Management Buyout… is this the right exit option?

July 8, 2015|Corey Vanderpoel

There are numerous options to consider when looking to exit your business. These include selling to private equity or another corporation, succeeding to the next generation, forming an employee stock ownership plan (ESOP), continuing to own the business with hired management (although this doesn’t necessarily remove you from ownership), or executing a full or partial sale to management – otherwise known as a management buyout (MBO).

MBOs have been around for a long time, and they’ve gained popularity in recent years because of the positive business environment, availability and affordability of funding, interest of private equity in teaming with management, and an increasing entrepreneurial nature of managers. This has led to an overall increase in M&A transactions and population of buyers.

Business owners often pursue an MBO because it meets their critical objectives, and they typically consider an MBO for a number of reasons:

  • Confidentiality
  • Simplicity
  • Trust
  • Ability to reward long-term managers
  • Unfamiliarity with the selling process

While these factors should all be considered during an exit process, experienced advisors can address these while also focusing on another traditionally important topic: maximizing value.

Additional advantages of MBOs:

  • No broad marketing process to sell your company, which saves time and money
  • Limited confidentiality risk since you are not including outside buyers (although it could potentially add to the internal confidentiality risk)
  • Buyer understands the business, having been involved in it
  • Possible shorter due diligence period as management knows the business (although it can have opposite effect because they’re not experienced with buying a business, entrepreneurial risk, capital structuring or transactional mechanics)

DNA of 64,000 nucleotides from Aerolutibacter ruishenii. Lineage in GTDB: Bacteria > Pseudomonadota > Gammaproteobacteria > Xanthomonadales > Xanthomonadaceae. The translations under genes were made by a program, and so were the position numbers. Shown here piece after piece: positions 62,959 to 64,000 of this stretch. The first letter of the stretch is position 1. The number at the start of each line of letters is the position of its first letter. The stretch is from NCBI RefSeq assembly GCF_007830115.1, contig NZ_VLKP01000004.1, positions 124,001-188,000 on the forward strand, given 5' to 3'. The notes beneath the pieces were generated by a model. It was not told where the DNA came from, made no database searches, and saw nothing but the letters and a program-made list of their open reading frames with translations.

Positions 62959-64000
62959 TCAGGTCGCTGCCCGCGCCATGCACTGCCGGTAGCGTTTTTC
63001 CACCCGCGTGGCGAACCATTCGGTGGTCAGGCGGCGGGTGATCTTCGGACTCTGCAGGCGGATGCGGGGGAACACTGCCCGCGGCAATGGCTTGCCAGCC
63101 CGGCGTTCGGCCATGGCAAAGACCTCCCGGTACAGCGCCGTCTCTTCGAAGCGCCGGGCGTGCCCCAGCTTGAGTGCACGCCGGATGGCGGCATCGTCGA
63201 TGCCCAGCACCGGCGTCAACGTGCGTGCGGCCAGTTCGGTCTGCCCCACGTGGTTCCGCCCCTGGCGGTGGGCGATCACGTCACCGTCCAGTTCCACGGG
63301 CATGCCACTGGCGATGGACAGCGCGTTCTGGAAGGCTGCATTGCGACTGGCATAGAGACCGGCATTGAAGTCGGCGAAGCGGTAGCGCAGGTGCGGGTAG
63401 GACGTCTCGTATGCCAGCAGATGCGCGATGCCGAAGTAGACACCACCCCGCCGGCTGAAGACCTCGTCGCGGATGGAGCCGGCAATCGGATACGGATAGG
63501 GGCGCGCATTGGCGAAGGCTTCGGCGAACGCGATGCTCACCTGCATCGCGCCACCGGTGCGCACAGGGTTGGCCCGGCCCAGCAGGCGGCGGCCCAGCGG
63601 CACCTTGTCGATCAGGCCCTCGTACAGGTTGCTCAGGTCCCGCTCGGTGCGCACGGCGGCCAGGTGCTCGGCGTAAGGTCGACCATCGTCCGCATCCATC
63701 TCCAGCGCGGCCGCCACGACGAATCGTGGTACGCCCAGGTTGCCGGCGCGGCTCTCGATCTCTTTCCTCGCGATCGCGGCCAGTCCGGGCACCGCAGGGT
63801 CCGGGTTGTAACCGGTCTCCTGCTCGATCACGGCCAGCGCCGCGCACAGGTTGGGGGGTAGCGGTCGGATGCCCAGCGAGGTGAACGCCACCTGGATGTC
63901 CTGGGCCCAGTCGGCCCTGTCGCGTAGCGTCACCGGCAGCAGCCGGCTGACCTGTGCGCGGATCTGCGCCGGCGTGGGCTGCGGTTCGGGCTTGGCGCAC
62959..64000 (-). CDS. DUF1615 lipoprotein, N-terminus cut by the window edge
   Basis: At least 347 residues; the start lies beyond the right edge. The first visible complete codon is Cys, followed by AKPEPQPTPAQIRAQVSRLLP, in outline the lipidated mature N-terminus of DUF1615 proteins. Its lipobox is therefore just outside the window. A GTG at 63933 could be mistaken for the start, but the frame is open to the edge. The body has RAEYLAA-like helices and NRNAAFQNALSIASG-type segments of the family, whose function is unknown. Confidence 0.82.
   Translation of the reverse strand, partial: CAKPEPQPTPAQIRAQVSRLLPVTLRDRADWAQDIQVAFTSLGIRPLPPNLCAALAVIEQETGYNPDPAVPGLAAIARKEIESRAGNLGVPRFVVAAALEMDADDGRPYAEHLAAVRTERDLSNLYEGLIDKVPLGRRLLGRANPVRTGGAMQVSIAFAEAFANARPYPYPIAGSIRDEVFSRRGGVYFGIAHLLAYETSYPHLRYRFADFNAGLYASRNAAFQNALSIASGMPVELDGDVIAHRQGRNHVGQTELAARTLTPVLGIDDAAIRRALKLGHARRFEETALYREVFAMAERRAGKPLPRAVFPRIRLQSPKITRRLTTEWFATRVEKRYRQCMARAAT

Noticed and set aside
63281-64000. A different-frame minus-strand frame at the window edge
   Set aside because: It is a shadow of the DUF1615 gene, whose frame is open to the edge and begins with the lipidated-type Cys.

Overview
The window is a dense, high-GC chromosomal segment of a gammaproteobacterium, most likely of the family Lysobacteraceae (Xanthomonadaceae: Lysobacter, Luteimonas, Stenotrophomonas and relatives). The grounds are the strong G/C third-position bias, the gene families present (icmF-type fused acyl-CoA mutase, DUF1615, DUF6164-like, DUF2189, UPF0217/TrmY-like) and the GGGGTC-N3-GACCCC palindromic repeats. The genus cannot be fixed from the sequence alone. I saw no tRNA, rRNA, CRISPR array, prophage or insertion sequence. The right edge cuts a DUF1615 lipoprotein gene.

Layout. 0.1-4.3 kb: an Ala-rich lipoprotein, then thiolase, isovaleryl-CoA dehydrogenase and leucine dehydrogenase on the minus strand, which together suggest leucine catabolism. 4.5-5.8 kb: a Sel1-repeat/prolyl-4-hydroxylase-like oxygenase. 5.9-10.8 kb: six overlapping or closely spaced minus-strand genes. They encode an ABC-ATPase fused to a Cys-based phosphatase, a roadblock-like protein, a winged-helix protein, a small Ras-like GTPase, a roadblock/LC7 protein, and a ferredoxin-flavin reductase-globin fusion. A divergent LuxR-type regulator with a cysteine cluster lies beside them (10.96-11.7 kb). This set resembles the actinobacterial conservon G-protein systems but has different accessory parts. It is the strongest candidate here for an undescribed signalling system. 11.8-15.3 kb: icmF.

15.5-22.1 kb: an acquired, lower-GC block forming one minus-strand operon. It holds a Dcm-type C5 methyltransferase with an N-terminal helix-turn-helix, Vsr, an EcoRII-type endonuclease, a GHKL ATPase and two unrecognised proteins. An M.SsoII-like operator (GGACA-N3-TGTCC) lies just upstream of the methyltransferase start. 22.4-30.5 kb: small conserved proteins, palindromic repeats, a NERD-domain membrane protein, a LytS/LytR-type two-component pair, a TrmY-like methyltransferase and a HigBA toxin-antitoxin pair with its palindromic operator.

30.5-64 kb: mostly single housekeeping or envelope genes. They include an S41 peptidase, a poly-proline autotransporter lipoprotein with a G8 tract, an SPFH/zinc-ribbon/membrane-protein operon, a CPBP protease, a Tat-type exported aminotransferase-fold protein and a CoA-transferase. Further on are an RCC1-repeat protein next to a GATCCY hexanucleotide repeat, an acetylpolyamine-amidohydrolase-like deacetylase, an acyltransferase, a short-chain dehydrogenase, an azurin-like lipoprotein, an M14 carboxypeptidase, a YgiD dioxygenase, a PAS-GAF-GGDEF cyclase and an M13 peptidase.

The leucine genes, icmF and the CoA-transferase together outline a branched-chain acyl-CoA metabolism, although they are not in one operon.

• Employees are often retained with limited changes post-transaction
  • If you own the real estate, oftentimes a long-term lease can be executed
  • Satisfaction in seeing the company continue under management and the opportunity for managers to build wealth

Disadvantages of MBOs:

  • No other options that provide negotiating leverage (with a pure MBO; could consider combining managers with other potential buyers)
  • Limited financial resources as a high amount of seller financing is common; could introduce private equity to mitigate risk but they would traditionally control the company versus the managers
    • Lower overall price is common in MBOs
     
  • Risk/responsibility of ownership is a noteworthy change for managers – collecting a paycheck is very different than now being responsible for paying others (this observation is often realized well into the process and could derail interest in the MBO)
  • Managers need helpful advisors since they’re not experienced in transactions, which could drive high fees to which they’re not accustomed.
  • Conflicts among seller and managers when interests are misaligned among the parties
    • Seller wants high price and seller-favorable terms, while the manager wants a low price and buyer-favorable terms
    • Managers are distracted and can be pulled from their day-to-day roles, which can affect the company
    • Tough negotiations are difficult because of the day-to-day work relationship

An MBO can be a viable solution for selling your business, but it comes with its advantages and disadvantages. These should be fully understood before making a decision. Ultimately, selling a business is very complex, and an experienced advisor can help determine whether an MBO is right for your situation and objectives.

If you are thinking of selling your business in the next several years, now is the time to get started. Our Schenck M&A Solutions team can help you to understand your specific options. Contact Corey Vanderpoel at 414-465-5607 or corey.vanderpoel@schencksc.com to learn more.


Corey Vanderpoel, a Managing Director of Schenck M&A Solutions, has extensive M&A experience includes preparing companies for sale and creating value prior to a sale, developing sell-side and buy-side strategies and marketing processes, contacting potential targets, executing auction processes, and negotiating transaction terms. 

Securities offered through Burch & Company, Inc., member FINRA / SiPC. Burch & Company and Schenck M&A Solutions are not affiliated entities. Corey Vanderpoel of Schenck M&A Solutions is a registered investment banking representative with Burch & Company.